- Godefroy, S.B., and Popping, B. (2009). International Regulatory Environment for Food Allergen Labelling. In B. Popping, C. Diaz-Amigo, and K. Hoenicke (Eds.), Molecular Biological and Immunological Techniques and Applications for Food Chemists. Toronto , Ontario , Canada : John Wiley and Son Inc.
- Johansson, S.G.O., Hourihane, J.O'B., Bourset, J., Bruijnzeel-Koomen, C., Dreborg, S., Haahtela, T., Kowalski, M.L., Mygind, N., Ring, J., van Cauwenberge, P., van Hage-Hamsten, M., and Wuthrich, B. (2001) A revised Nomenclature for Allergy: An EAACI position statement from the EAACI nomenclature task force. Allergy 56: 813-824.
- Rona, R.J., Keil, T., Summers, C., Gislasson, D., Zuidmeer, L., Sodergren, E., Sigurdardottir, S.T., Lindner, T., Goldhahn, K., Dahlstrom, J., McBride, D., and Madsen, C., (2007). The prevalence of food allergy: a meta-analysis. J Allergy Clin Immunol 120(3):638-46.
- Taylor , S.L. and Hefle, S.L. (2006). Food allergen labeling in the USA and Europe. Curr. Opin. Allergy Clin. Immunol. 6, 186-190.
Appendix 1: Glossary of Medical Terms
The medical terms used throughout the document and tables are listed below alphabetically. The source of the definition is captured in the endnotes.
- A systemic allergic reaction that can be fatal within minutes, either through swelling that shuts off airways or through a dramatic drop in blood pressure. Contact with or ingestion of an allergen may set off a chain reaction in a person's immune system that may lead to swelling of the airways, loss of blood pressure, and loss of consciousness, resulting in anaphylactic shock. Some anaphylactic reactions involve only one organ system, such as the respiratory tract or skin. However, in anaphylaxis, several systems are usually affected simultaneously, including the upper and lower respiratory tracts, cardiovascular system, and gastrointestinal tract. Footnote 4
- A common disorder in which chronic inflammation of the bronchial tubes (bronchi) makes them swell, narrowing the airways. Asthma involves only the bronchial tubes and does not affect the air sacs (alveoli) or the lung tissue (the parenchyma of the lung) itself. i
- Atopic dermatitis
- Dermatitis is an umbrella term for local inflammation of the skin; Atopic Dermatitis refers to the underlying inflammation being dominated by an IgE-antibody associated reaction. ii
- A personal or familial tendency to produce IgE antibodies in response to low doses of allergens, usually proteins, and develop typical symptoms such as asthma, rhinoconjunctivitis or eczema/dermatitis. Footnote 5
- Characterized by locally diffuse and painful soft-tissue swelling that may be asymmetric, especially on the eyelids, lips, face, and tongue but also on the back of hands or feet and on the genitals. Edema of the upper airways may cause respiratory distress. Complete airway obstruction may occur. Footnote 6
- Bronchial Asthma
- Refer to the definition of asthma.
- Spasmodic contraction of the muscular walls of the bronchial air passages to the lungs, as in asthma, which makes breathing difficult. Footnote 7
- Inflammation of the mucous membrane lining the inner surface of the eyelids and covering the front part of the eyeball. iv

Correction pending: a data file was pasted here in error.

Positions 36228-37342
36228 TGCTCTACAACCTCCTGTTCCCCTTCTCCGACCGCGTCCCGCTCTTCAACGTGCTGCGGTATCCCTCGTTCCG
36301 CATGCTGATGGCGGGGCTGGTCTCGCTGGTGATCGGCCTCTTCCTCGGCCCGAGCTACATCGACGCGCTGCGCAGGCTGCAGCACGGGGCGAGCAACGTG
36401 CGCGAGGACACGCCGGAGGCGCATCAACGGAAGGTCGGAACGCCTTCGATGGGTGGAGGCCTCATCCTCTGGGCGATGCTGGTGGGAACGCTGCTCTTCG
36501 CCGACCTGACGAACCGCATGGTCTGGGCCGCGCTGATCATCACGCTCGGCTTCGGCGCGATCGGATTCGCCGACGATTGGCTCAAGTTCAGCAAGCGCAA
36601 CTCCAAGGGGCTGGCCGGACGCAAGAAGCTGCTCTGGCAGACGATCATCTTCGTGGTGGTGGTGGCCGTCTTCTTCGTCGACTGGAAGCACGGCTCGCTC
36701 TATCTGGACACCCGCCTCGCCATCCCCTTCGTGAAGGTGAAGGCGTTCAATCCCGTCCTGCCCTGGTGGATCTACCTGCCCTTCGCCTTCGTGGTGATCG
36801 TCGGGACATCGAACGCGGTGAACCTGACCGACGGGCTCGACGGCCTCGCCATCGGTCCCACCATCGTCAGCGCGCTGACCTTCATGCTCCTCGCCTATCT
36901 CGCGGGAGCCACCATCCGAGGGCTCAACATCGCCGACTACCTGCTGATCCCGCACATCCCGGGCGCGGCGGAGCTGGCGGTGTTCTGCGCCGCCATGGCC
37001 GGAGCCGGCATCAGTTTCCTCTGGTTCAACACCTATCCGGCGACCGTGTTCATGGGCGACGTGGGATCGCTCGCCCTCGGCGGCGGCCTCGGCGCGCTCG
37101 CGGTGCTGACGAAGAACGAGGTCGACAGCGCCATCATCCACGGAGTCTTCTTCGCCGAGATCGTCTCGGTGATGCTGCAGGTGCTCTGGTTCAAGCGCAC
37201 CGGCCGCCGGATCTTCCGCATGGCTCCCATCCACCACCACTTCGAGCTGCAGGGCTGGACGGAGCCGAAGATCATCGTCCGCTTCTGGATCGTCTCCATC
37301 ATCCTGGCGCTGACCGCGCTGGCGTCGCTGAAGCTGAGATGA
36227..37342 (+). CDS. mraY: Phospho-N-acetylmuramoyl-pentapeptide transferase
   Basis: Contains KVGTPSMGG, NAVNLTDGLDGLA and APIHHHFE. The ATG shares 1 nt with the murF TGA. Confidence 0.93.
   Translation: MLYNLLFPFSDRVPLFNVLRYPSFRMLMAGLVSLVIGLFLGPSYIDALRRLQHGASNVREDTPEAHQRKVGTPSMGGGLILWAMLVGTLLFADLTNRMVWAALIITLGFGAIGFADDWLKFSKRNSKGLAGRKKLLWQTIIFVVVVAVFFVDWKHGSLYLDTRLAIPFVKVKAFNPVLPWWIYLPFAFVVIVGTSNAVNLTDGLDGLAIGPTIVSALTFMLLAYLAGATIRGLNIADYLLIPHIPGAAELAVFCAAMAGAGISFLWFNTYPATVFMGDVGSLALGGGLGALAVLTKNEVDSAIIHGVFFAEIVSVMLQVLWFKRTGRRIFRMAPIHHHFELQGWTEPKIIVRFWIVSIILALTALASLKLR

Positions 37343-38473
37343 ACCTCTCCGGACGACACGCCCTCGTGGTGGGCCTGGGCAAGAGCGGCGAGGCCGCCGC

- The heart and the blood vessels as a unified body system. iv
- Perspiration, especially when profuse. iv
- Shortness of breath. iv
- A non-contiguous skin disorder, characterized by inflammation, itching, and the formation of scales. iv
- An abnormal redness of the skin caused by various agents, as sunlight, drugs, etc., that irritate and congest the capillaries. iv
- Exercise induced Anaphylaxis
- Exercise can induce an allergic reaction to food. The usual scenario is that of a person eating a specific food and then exercising. As the individual exercises and their body temperature increases, they begins to itch, gets lightheaded, and soon develops the characteristic allergic reactions of hives, asthma, abdominal symptoms, and even anaphylaxis. Refer to the definition of anaphylaxis or systemic reaction. i
- The opening between the vocal cords in the larynx. iv
- The stomach and the intestines. iv
- Abnormally low blood pressure. iv
- An abnormal condition resulting from a decrease in the oxygen supplied to or utilized by body tissue. iv
- Inability to restrain a natural discharge of urine from the body. iv
- Oral Allergy Syndrome
- Oral allergy syndrome is a type of cross-reactivity. This syndrome occurs in people who are highly sensitive, for example, to ragweed or birch pollen. During the seasons that these allergens pollinate, the affected individual may find that when he or she tries to eat fruits, chiefly melons and apples, a rapid onset of itching is experienced in the mouth and throat, and the fruit cannot be eaten. The symptoms of this allergy, which is caused simply by the direct contact of the food with the lining of the mouth and throat, resolve rapidly. i
- Hypersensitivity symptoms from the nose, eg, itching, sneezing, increased secretion, and blockage. i
- Allergic conjunctivitis, is also called "rhinoconjunctivitis," it is the most common allergic eye disorder. The condition is usually seasonal and is associated with hay fever. The main cause is pollens, although indoor allergens such as dust mites, molds, and dander from household pets such as cats and dogs may affect the eyes year-round. Typical complaints include itching, redness, tearing, burning, watery discharge, and eyelid swelling. To a large degree, the acute (initial) symptoms appear related to histamine release. i
- A harsh, high-pitched whistling sound, produced in breathing by an obstruction in the bronchi, trachea, or larynx. iv
- The temporary loss of consciousness followed by the return to full wakefulness; fainting. i
- Systemic reactions
- Several systems within the body are affected simultaneously, including the upper and lower respiratory tracts, cardiovascular system, and gastrointestinal tract. iv Refer to Anaphylaxis.
- An allergic skin condition characterized by itching, burning, stinging, and the formation of smooth patches, or wheals, usually red; hives. iv
Report a problem or mistake on this page
- Date modified: